If you mean the “voice” of the writer, then I believe there definitely is such a thing as “the writer’s identity.” And that writer’s identity can be helpful for the reader in gauging their expectations.
“We need stories because we need help in understanding each other and the world that harbors us.”
9. What advice do you have for young writers?
In this order, I would say to, first, learn to write for yourself. Write because it is either a want, a need, or a neurotic spontaneous compulsion. Write within the same enjoyable mode as one would if watching a good enjoyable movie, alone, and noshing on cheesy or chocolatey snacks.
Second, hone your craft by reading constantly and learning to tighten up the technical and structural aspects. This includes being open to constructive criticism.
Third, find your audience. A rejected submission is not an indictment against your capabilities as a Writer. And understand that multiple rejections are all part of a Writer’s work hazard. You must wear a hard-hat when walking about the submission wilderness; what you’re really doing is searching for your audience. And when you do finally find your audience, you must treat them well and learn what you can about them.
10. Which writer, living or dead, would you most like to meet? What would you like to discuss?
I’d like to meet Emily Dickinson, but not in any conventional way. Because she was a very serene and solitary creature, which is something I can relate to, I wouldn’t want to intrude upon her space with a face-to-face meeting. I would rather meet her through the quiet intimacy of handwritten correspondence and, hopefully, collaborate with her on a few writing projects. To be involved in the quirky ocean of her creative process would truly be a prized adventure.
11. Why do you think people need stories?
It is one of the most elemental parts of who we are as human beings. Whether it was the tribal exchange of the griot and his people, or the biblical principles of sowing parables across the land, we have always learned about and understood the world around us through stories. I think the power of the Narrative taps into our primal and instinctive conditioning to other people. Maybe it’s the mirror neurons in our brains, or something much too scientific for me to comprehend, but good Narratives create a world that we can identify with, populated with people we can relate to, and regardless of the plot or the characters’ journey, the goal is to ultimately get us to feel something worthy of reflection toward the hero (or even the anti-hero).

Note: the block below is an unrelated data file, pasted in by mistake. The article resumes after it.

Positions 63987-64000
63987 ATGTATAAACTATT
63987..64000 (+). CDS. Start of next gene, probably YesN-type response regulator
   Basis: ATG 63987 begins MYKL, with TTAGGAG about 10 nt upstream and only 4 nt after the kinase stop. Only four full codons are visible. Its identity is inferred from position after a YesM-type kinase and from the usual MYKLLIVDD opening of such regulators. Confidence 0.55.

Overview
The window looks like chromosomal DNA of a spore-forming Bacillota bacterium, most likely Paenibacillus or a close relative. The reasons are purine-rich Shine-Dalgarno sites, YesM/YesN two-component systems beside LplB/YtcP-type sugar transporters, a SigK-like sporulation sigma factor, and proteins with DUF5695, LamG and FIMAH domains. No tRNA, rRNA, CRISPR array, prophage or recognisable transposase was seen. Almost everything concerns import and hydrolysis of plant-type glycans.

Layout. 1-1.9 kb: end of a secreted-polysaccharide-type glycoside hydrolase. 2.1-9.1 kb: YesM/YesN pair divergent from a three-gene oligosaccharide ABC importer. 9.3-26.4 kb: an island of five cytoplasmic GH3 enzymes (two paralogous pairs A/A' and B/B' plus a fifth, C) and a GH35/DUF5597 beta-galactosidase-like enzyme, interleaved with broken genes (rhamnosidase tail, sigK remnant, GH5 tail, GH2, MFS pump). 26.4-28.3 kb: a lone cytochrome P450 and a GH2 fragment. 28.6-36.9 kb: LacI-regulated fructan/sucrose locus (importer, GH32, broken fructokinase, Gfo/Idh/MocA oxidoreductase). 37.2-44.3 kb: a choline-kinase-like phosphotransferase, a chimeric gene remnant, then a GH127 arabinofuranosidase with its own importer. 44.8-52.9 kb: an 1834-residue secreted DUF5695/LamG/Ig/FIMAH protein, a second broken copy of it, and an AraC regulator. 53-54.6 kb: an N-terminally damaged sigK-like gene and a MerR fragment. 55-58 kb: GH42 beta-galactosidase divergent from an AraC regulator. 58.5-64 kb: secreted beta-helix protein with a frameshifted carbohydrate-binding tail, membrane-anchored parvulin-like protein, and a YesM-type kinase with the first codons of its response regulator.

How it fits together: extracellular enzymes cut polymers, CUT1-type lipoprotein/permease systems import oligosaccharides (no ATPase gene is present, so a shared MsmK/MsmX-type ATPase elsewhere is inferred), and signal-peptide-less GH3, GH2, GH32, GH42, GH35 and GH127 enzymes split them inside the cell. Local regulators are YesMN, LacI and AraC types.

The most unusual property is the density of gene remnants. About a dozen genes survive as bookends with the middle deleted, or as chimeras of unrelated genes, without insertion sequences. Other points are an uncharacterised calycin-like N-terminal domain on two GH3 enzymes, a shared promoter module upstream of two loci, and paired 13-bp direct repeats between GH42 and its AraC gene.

We need stories because we need help in understanding each other and the world that harbors us.
12. What is one thing you’d like to share with the world about your writing?
The one thing I’d like to share is that when I write about my experiences in prison I’m always mindful of the fact that I committed a crime to be here. I may object to the length of my sentence (life) for an offense that occurred when I was 16, but I’ve always acknowledged that I definitely deserved to go to prison for what I did. My criticism, in my writing, of prison conditions and the criminal justice system as a whole, it has no bearing on the magnitude of my remorse for the pain I’ve caused others in the past.
I think it’s easy for some readers to conflate the two, or assume that I’m not sorry for what I did to be here just because I outwardly challenge some of the inhumane and deficient conditions that I live in. A Writer in prison can be authentically remorseful for his public sins and still respectfully rally against the incarcerated chaos that he has been sentenced to.
Author Bio: Currently 41, I’ve been incarcerated since I was 16 years old. Listening to artists like Kendrick Lamar and Brandi Carlile really helps with my creative writing process. In my free time I enjoy playing Scrabble, chess and a high-stakes remixed version of Monopoly.